6. I hope we will hear more about this comment: "Judgment is not about destruction, but about setting things right" (169). Mack stops judging God in the middle of the dark rock, and he has "re-turned," turned back toward God. The novel will move toward healing from this point on.

7. Young gives us his sense of our final destiny as being "a new cleansing of this universe, so it will indeed look a lot like here" (177). This is actually good biblical theology. Despite a lot of popular talk about heaven, most of the New Testament looks to eternity in "new skies and new earth." The new Jerusalem of Revelation comes down to a new earth, and Jesus eats with us as people on earth come from north, south, east, and west in the kingdom.

8. Young has some very negative things to say about the church as an institution. "I don't create institutions--never have, never will" (179). God is about relationships. Young calls religion, politics, and economics the "man-created trinity of terrors that ravages the earth and deceives those I care about" (179).

I am not as negative as he is toward hierarchies and institutions. In this he and I probably disagree. Nevertheless, I understand that these are regularly tools of evil and oppression. This quote at the beginning of the chapter by Blase Pascal is very striking and unfortunately often true: "Men never do evil so completely and cheerfully as when they do it from a religious conviction" (171).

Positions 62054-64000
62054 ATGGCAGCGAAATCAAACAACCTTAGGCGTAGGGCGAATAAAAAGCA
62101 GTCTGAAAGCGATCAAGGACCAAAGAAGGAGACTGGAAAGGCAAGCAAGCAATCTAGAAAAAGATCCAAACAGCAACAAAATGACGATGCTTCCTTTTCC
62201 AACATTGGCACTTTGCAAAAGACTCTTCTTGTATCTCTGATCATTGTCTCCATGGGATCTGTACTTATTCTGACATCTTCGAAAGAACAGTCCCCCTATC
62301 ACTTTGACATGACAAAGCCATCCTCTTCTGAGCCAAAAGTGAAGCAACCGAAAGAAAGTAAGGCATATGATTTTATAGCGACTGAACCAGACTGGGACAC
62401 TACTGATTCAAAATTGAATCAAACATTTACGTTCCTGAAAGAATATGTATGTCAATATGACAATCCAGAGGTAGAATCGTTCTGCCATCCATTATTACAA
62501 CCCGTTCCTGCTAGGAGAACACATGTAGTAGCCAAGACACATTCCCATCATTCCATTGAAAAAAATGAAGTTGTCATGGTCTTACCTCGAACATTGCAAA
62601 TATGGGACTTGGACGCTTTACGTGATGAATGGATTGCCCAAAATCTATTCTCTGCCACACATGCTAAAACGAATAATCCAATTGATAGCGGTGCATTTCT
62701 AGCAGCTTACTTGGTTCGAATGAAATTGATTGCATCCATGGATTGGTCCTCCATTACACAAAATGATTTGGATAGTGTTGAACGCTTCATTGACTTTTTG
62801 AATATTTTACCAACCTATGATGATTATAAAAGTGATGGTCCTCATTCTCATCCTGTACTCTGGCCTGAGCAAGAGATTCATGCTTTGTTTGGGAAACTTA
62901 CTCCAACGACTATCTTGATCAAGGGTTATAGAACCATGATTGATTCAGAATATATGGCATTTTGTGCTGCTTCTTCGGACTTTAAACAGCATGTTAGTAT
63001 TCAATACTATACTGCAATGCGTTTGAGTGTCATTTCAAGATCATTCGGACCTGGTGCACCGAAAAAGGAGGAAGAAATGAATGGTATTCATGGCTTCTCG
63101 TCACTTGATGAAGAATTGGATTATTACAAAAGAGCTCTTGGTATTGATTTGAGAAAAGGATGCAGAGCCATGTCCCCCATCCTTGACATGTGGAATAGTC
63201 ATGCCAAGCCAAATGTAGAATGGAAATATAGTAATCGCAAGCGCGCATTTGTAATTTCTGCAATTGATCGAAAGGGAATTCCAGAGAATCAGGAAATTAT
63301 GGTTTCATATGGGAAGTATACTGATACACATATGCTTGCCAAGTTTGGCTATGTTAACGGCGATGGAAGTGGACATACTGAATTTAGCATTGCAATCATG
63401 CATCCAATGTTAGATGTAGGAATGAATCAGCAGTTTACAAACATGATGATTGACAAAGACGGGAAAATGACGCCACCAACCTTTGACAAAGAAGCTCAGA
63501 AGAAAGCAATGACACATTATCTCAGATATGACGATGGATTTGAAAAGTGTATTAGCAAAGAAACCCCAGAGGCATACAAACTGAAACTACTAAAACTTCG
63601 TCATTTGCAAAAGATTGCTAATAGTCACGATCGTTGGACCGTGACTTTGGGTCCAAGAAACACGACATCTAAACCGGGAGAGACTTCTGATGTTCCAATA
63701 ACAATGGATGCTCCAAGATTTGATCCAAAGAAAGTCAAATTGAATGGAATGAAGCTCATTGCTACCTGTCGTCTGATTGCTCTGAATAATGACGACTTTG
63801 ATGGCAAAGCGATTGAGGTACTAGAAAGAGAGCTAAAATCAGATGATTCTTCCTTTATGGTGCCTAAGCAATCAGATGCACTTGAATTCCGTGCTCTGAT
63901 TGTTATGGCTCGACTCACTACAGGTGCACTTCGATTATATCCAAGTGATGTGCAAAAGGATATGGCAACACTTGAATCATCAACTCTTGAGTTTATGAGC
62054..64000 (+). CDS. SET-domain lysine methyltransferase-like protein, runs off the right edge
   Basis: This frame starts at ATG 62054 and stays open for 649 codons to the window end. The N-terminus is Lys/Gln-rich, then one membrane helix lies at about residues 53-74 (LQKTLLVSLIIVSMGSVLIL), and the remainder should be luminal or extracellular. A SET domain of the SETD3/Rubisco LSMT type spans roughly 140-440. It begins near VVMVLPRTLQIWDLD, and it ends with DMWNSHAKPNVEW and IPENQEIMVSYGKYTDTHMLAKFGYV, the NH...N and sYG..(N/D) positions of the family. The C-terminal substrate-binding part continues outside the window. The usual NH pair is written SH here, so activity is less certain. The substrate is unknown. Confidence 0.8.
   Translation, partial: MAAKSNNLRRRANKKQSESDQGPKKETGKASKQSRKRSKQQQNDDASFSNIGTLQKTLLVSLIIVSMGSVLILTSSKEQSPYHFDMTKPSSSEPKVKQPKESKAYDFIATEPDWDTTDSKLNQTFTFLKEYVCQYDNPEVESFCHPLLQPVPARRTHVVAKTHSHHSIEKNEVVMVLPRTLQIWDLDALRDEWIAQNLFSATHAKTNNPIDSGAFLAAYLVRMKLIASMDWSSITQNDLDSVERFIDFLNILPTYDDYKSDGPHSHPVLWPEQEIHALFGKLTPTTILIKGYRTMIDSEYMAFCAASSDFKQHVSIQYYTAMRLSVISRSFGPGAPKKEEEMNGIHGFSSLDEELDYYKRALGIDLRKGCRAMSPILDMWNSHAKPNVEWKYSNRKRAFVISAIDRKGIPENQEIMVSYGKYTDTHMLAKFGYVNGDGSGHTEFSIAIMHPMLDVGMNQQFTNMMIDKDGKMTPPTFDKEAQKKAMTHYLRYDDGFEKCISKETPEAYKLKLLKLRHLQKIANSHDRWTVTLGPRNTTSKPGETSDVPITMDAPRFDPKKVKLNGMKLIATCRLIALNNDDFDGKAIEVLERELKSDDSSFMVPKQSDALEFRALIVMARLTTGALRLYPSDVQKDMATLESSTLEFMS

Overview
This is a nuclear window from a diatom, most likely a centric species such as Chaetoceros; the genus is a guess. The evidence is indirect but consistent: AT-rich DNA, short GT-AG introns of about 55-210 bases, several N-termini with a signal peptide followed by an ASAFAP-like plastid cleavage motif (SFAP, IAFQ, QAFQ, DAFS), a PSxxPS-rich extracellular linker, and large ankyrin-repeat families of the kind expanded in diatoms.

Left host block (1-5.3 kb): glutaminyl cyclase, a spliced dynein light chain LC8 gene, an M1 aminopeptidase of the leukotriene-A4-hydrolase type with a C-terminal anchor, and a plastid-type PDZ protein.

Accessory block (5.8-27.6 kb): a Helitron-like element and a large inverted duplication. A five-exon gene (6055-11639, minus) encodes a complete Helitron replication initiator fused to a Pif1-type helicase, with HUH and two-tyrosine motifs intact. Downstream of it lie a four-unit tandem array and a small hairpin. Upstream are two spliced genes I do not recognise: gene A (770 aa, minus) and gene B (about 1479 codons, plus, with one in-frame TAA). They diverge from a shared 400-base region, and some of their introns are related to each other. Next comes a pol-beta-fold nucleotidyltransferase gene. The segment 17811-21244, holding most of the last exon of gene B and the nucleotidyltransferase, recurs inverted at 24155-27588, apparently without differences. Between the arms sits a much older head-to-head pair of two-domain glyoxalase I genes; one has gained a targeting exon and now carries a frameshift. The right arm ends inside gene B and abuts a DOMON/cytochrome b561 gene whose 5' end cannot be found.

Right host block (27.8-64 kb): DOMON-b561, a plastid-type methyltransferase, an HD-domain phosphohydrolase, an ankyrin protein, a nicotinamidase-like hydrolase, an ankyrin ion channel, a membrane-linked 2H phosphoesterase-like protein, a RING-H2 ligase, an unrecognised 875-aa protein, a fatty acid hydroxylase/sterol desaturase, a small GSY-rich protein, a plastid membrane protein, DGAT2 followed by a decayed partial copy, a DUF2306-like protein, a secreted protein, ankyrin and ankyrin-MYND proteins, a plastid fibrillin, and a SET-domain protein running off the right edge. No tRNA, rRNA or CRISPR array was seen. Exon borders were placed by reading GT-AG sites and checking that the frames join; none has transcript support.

Young's goal for participation in institutions, politics, and economics, it would seem, is to be "in it and not of it." I can buy that.

9. Young is fairly controversial on p.182. Here's the key quote. Jesus says, "Those who love me come from every system that exists. They were Buddhists or Mormons, Baptists or Muslims, Democrats, Republicans and many who don't vote or are not part of any Sunday morning or religious institutions. I have followers who were murderers and many who were self-righteous. Some are bankers and bookies, Americans and Iraqis, Jews and Palestinians. I have no desire to make them Christian, but I do want to join them in their transformation into sons and daughters of my Papa."

Mack rejoins this question: "Does that mean... that all roads will lead to you?" Jesus responds, "Not at all." He clarifies: "Most roads don't lead anywhere. What it does mean is that I will travel any road to find you" (182).

What is Young trying to say here? First I notice the past tense in several of these sentences. "They were Buddhists or Mormons." They "were murderers." Does he mean before they died? Does he mean before they changed and "re-turned"? He hasn't addressed it yet, but it seems pretty clear that Mack murdered his father when he was a boy. I thought of 1 Corinthians 6:11--"that is what some of you were."

On the one hand, Young is distancing himself from pluralism--all roads lead equally to God. His imagery suggests that Jesus is the way. When Young distances Jesus-followers from the word Christian, he is protesting religion and religiosity, not being a Christ-follower. He is at least suggesting that Jesus can find anyone in the world, no matter what road they may start out on.

I don't know if he is espousing the idea of "anonymous Christians." This is the idea that, while Jesus is the only way, there may be people whose heart is following Christ without their head knowing it.

That's probably enough for today. Lord willing we finish the novel tomorrow!


Martin LaBar said...

Thanks for this series. Judging from the post time, perhaps a rather late lunch.

Ken Schenck said...

It's taken a little more time than I'd hoped. :-)